Only voluntary rural service for medicos
The State government has abolished the Compulsory Rural Service (CRS) for medical students, the provision which had led to a series of agitations by medicos in the past few years.
In a Government Order dated October 8, the government has done away with the CRS and replaced it with Voluntary Rural Service (VRS).
The order has also conceded the demand for allowing onetime maternity benefits for medical students during their postgraduate and super-specialty courses.
The order, however, stipulates the postgraduate students in government medical colleges and government merit quota students in self-financing and cooperative medical colleges to undergo one year mandatory bonded service. But, this stipulation will be waived if they have already completed on year CRS.
The super specialty students who have not undergone one year CRS or completed bonded obligation at postgraduate level will have to complete bonded service as super specialists for one year, the order says.
The medicos have welcomed the move with cautious optimism. According to Dr. P.S. Jinesh, vice-president of the Kerala Medicos Joint Action Council which spearheaded an agitation, the order has brought the three-year bonded service system to one year. The system which was exclusive to the students of government medical colleges and government quota students from private and cooperative medical colleges had been a drag on them as others could gain three precious years during their higher education. The compulsory system which designated the student to a particular centre had the potential to affect the preparation for higher education of these students, he said.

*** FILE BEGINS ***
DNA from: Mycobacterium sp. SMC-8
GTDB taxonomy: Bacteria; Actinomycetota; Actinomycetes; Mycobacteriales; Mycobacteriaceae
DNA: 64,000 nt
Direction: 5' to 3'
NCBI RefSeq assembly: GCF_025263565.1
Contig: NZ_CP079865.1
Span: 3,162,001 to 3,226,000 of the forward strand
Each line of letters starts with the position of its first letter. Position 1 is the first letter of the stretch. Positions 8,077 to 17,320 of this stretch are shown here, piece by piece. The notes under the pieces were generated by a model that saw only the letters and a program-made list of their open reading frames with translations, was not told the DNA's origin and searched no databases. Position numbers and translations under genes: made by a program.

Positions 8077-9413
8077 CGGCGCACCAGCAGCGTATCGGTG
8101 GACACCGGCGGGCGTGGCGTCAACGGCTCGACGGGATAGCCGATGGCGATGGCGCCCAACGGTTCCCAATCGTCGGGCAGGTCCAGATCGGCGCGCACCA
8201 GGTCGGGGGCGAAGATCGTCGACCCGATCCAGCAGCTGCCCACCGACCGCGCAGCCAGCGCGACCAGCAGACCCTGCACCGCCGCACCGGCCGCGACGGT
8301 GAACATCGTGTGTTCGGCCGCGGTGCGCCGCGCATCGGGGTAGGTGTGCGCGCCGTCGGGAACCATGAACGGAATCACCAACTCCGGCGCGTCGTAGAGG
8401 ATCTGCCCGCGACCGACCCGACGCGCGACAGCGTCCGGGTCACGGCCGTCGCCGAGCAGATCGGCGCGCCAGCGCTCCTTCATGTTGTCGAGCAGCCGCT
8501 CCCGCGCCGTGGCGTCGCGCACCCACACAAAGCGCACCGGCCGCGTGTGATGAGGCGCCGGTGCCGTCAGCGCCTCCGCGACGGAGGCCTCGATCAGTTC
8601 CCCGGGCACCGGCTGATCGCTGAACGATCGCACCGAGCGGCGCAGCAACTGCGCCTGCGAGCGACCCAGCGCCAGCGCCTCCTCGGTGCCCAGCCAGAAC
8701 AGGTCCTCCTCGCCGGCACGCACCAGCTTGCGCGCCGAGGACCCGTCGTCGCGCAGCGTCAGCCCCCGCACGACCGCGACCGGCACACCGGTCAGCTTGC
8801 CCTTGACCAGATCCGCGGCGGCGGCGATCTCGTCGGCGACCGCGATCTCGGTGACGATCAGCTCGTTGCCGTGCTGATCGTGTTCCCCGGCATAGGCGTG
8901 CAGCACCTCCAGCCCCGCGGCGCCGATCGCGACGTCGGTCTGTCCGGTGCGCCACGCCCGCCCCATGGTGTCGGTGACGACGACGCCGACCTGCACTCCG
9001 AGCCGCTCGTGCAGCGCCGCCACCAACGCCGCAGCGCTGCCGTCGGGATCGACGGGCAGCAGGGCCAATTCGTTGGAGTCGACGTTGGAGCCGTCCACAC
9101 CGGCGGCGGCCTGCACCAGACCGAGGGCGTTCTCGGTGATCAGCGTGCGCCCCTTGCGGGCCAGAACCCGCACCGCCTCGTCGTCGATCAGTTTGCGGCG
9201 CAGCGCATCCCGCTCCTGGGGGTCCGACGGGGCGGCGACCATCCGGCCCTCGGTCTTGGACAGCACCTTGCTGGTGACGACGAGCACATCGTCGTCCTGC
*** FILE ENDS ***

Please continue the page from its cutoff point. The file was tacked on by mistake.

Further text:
Turning the service into voluntary nature would give the candidates more freedom to choose the centre where they would offer their service and also the timing of their service, within legal constraints, it is pointed out.
It has also been pointed out that though the government has abolished the CRS, the details of VRS still remained ambiguous.
With the rural service made voluntary, it is not unlikely that the government would extend certain incentives to those who opt for it. Since linking the bonded service as an incentive for admission to higher education has been ruled out, the government may consider weightage for such candidates in the PSC entrance test to the State health service. Likewise, the postgraduate bond could be linked to the Directorate of Medical Education service. The State is also silent on the remuneration package as sought by the medicos.
One year mandatory bonded service for PG students Government silent on remuneration package
One year mandatory bonded service for PG students
Government silent on remuneration package